The high court has today ruled that only Parliament can trigger 'article 50' to leave the EU. Until now, Prime Minister Theresa May had claimed that she could trigger article 50 using the Royal Prerogative. She believed that she could leave the EU without winning a vote of MPs.
If elected to Parliament in an early General Election, I would vote against triggering article 50. Leaving the EU would be a disaster for Britain, its people, the economy and the jobs it supports. We would be worse off if we left. But that doesn't mean we should ignore the genuine concerns of the people who voted to remain.
The referendum was very close. 52% to 48%. So neither a Hard Brexit nor a Hard Remain properly reflects the view of the whole population. Large sections of the public are concerned by the effects of immigration. The pressure on jobs, on the wages of the low paid, on housing and on schools. They feel left behind by the widening gap between the extremes of society. But these genuine concerns cannot be fixed by Brexit. Jobs and wages will be harmed by the damage caused leaving or watering down our free trade with Europe. And we will be less able to afford to build the houses and school places we need with a weakened post Brexit economy.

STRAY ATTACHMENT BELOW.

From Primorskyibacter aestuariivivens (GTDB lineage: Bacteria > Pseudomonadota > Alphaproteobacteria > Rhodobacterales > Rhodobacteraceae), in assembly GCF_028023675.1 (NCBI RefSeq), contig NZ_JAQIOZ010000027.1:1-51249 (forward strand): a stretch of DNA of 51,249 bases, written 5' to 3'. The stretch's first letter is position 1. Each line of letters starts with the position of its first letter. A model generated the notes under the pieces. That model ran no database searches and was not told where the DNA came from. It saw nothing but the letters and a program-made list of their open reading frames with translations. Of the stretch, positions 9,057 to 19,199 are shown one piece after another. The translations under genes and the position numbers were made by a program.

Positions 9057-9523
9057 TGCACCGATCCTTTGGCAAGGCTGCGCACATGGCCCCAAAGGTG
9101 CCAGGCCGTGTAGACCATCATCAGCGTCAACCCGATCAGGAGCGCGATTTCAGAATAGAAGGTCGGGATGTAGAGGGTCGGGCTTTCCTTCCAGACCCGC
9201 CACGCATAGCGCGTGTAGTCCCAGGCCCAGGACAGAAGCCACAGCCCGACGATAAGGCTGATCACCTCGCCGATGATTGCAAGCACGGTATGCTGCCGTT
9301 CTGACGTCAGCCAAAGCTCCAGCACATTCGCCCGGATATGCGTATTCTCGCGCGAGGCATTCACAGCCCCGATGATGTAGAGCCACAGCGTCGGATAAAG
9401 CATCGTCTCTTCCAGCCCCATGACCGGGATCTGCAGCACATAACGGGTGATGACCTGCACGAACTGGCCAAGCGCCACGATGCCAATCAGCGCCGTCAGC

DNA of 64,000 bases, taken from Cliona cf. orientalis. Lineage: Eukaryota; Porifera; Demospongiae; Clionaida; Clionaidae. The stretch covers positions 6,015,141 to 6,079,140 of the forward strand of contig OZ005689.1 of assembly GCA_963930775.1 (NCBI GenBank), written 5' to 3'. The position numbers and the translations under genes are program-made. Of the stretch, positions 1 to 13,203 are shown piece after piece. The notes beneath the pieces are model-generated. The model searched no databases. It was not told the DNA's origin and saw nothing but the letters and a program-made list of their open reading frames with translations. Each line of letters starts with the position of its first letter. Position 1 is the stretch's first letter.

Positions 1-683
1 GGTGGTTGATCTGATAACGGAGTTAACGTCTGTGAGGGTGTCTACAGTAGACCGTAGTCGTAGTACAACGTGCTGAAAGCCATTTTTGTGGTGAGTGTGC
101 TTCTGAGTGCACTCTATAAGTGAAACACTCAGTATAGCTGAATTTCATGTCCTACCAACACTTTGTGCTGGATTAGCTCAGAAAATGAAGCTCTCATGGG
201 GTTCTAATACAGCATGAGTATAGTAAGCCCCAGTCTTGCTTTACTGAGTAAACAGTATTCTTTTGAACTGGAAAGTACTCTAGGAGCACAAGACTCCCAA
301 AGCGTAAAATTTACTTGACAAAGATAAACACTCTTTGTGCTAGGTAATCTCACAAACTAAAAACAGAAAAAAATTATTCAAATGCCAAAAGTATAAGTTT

I believe we are better off in Europe. But we must tackle low pay, housing shortages, education pressures and unemployment. Government should build a Britain that works for everyone. By leaving people behind we have created this Brexit crisis for ourselves. Leaving the EU cannot fix it. So we must build a society where everyone has an equal opportunity to succeed, where everyone believes the country works for them. But a Britain that remains open and tolerant.